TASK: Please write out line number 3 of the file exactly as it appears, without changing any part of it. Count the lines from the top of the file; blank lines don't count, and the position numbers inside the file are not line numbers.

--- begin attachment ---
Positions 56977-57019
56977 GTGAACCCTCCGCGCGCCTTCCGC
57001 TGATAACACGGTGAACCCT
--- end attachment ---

57001 TGATAACACGGTGAACCCT